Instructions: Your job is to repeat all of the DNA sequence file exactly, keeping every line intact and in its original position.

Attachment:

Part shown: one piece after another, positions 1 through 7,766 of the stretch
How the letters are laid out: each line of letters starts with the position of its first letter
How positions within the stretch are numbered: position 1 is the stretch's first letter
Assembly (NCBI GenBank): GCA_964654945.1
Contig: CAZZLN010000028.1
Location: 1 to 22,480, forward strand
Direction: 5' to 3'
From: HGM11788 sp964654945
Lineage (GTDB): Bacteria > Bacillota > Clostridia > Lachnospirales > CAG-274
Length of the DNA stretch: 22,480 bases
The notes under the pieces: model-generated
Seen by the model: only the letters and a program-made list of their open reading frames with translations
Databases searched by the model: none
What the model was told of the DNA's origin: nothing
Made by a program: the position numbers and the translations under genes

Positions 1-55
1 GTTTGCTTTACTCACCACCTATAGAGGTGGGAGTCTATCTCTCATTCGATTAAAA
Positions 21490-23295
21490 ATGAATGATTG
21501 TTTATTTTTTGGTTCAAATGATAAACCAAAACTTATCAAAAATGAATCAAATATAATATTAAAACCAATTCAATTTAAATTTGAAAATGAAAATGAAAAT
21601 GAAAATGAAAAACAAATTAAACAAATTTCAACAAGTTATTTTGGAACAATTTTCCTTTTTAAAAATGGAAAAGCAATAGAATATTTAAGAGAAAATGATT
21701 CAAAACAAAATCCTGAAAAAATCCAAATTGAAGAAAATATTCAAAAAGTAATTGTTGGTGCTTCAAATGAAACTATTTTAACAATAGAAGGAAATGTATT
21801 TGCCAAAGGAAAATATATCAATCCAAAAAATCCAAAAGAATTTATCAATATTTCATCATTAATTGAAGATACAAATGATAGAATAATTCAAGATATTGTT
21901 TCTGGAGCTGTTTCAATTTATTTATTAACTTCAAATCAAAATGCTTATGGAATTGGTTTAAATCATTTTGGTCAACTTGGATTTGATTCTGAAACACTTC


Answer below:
Part shown: one piece after another, positions 1 through 7,766 of the stretch
How the letters are laid out: each line of letters starts with the position of its first letter
How positions within the stretch are numbered: position 1 is the stretch's first letter
Assembly (NCBI GenBank): GCA_964654945.1
Contig: CAZZLN010000028.1
Location: 1 to 22,480, forward strand
Direction: 5' to 3'
From: HGM11788 sp964654945
Lineage (GTDB): Bacteria > Bacillota > Clostridia > Lachnospirales > CAG-274
Length of the DNA stretch: 22,480 bases
The notes under the pieces: model-generated
Seen by the model: only the letters and a program-made list of their open reading frames with translations
Databases searched by the model: none
What the model was told of the DNA's origin: nothing
Made by a program: the position numbers and the translations under genes

Positions 1-55
1 GTTTGCTTTACTCACCACCTATAGAGGTGGGAGTCTATCTCTCATTCGATTAAAA
Positions 21490-23295
21490 ATGAATGATTG
21501 TTTATTTTTTGGTTCAAATGATAAACCAAAACTTATCAAAAATGAATCAAATATAATATTAAAACCAATTCAATTTAAATTTGAAAATGAAAATGAAAAT
21601 GAAAATGAAAAACAAATTAAACAAATTTCAACAAGTTATTTTGGAACAATTTTCCTTTTTAAAAATGGAAAAGCAATAGAATATTTAAGAGAAAATGATT
21701 CAAAACAAAATCCTGAAAAAATCCAAATTGAAGAAAATATTCAAAAAGTAATTGTTGGTGCTTCAAATGAAACTATTTTAACAATAGAAGGAAATGTATT
21801 TGCCAAAGGAAAATATATCAATCCAAAAAATCCAAAAGAATTTATCAATATTTCATCATTAATTGAAGATACAAATGATAGAATAATTCAAGATATTGTT
21901 TCTGGAGCTGTTTCAATTTATTTATTAACTTCAAATCAAAATGCTTATGGAATTGGTTTAAATCATTTTGGTCAACTTGGATTTGATTCTGAAACACTTC